Property Letter July 16th 2004

Posted by admin in Property Letters | July 16th 2004

Dear All,

Although we have not met all of you, and my Property Letter mailing list grows, the majority of you still are family, and old and new friends, so I hope you will all forgive a little bit of personal news thrown in. Likewise I know that Lao has taken this opportunity to add some of his friends and contacts to our mailing list, so to you I hope you will find this infrequent letter informative and interesting. However, to all of you I stress as always that we do not want to be an annoyance, so if you don’t want to receive these please let us know or just “unsubscribe” at the bottom.

We have had a wonderful break in Cape Town (we are so lucky to live here) and in the game reserves of the North with our and my sister Suzanne’s families. We missed Lao and Katherine…but somebody has to work! We have had wonderful weather, and spectacular game and bird viewing, and I was able to reconnect with many of my ‘old friends’ in the tree world! I am preparing to return to Cannes on Monday, and excited at what lies ahead. There is a so much that is positive going on. Vicky will follow me a fortnight later, on 2nd August. Both our younger children started back at University this week, at the beginning of their second semester in their respective years, having passed all their mid year exams very well. So it’s time for us to get started again too.

I had the most beautiful run the other morning, and that is when I do a lot of my thinking. Property seemed to me to be a bit like rugby! The game revolves around two key factors – ‘possession’ and ‘territory’. We need possession to be in the game, but once we have possession we must work to gain territory in order to score. We cannot gain possession, territory, or score from the sidelines!

Once we have possession, no matter how little, there are different ways of gaining territory – but in property one of the most interesting to many of us is the use of what they call ‘leverage’. That is the using of your possession to move you further up the field and to gain more territory, without using any or much of your own money. Banks help us to do this.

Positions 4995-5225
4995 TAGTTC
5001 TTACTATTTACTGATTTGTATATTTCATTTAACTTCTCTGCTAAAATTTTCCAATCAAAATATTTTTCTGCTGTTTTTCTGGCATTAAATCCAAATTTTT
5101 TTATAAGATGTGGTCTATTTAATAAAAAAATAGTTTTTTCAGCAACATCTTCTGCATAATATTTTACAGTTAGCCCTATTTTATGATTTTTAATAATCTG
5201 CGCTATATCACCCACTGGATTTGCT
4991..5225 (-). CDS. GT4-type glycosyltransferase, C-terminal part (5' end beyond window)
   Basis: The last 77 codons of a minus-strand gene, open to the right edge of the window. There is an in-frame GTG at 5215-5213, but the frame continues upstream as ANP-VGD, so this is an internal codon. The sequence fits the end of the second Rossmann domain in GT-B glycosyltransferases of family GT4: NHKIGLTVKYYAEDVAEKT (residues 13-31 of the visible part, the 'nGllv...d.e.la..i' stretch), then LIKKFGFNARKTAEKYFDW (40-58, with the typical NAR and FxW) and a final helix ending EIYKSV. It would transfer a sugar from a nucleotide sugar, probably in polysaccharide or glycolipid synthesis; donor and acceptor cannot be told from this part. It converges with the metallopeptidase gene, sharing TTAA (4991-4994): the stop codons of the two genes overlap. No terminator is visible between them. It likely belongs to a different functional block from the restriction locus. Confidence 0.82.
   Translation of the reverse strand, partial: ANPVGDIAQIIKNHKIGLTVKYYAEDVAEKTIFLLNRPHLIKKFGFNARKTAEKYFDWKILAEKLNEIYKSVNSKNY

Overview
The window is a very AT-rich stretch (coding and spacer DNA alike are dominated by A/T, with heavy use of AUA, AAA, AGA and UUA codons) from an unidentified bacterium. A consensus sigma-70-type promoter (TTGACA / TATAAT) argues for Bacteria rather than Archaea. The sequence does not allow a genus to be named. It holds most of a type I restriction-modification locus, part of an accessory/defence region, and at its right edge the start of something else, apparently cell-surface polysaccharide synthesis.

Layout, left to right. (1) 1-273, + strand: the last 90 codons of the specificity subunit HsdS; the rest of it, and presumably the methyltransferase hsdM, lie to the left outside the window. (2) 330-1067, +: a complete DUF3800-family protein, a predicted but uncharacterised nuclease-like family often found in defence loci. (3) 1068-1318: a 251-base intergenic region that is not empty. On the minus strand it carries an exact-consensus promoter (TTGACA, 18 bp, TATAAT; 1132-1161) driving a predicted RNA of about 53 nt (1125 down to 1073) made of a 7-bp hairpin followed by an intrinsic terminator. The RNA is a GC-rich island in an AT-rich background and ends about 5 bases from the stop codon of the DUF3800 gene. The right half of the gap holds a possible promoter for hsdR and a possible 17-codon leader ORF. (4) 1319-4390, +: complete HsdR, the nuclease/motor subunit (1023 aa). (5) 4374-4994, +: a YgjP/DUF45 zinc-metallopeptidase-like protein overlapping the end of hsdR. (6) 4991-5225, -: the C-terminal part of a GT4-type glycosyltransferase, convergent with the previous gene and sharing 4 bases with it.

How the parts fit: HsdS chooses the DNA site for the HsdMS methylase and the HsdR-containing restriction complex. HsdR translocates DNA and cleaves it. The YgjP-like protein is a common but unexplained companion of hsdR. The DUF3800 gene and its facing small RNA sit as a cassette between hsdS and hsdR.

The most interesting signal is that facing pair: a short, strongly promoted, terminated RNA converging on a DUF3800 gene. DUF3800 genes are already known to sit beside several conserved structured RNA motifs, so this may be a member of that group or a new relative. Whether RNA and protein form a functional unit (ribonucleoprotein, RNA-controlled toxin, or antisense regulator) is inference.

o We are currently borrowing at 3.1% per annum.
o In two years we have seen property values in Cannes, by our calculations rise by 16% and 38% respectively. Even if those figures are inflated by 100% (which they are not) it represents an impressive return on our (partially borrowed) capital.
o Rentability. If we can help investors cover their mortgages and their other costs, perhaps with a little left over, then the daily equity buildup, the capital appreciation, and the tax advantages combined make for a very profitable investment.
o Our own investments in stocks are worth less now than they were three years ago, and I don’t think we are alone in that! So disappointing.
o The property market in Europe shows steady positive growth, and the likelihood of dramatic change is not high. With property of course the comfort is that even if markets tumble you remain with your property intact. Furthermore, the market is by nature not volatile.

Last Friday I got a fax, followed by an e-mail, which have alerted me to a VERY interesting new possible investment. The purpose of this letter is to share it with you and to canvass your interest in it.
I urge you to let me know if you have any interest at all. I don’t think any of us will be able to go for the whole thing, but together we might just be able to do something. I will only correspond further about it with people who do respond to me, so as not to bore you all. (I know that there are a number of individual properties waiting for me to look at and assess when I get back next week, and I will anyway cover those in a Property Letter in the normal way.)

History – A group of mostly Belgian investors bought a property in the centre of Cannes a few years ago and used a developer to build a five floor apartment block with two floors below ground level for parking and cellars.

The developer signed a three year contract in which he promised them a return of 10% on their investment. (Total cost of investment divided by annual income gives a figure called ‘rentability’ in Europe, and 10% is exceptional.) After the three years the investor group chose another manager or management company for reasons that I do not know. For two years they still got close to their 10%, and then it dropped to 5% and last year to 0.8%. Under the new and disastrous management it was no longer viable, and with friction and unhappiness resulting in the group, a number of the partners decided to sell their apartments, and a few to hold on.
What is on offer -There are 30 apartments in the building. All are in mint condition apparently with no work required. 21 are for sale of which 15 are selling as a group and 6 individually. Each apartment has its own underground parking, and a cellar. The position of the block is central Cannes.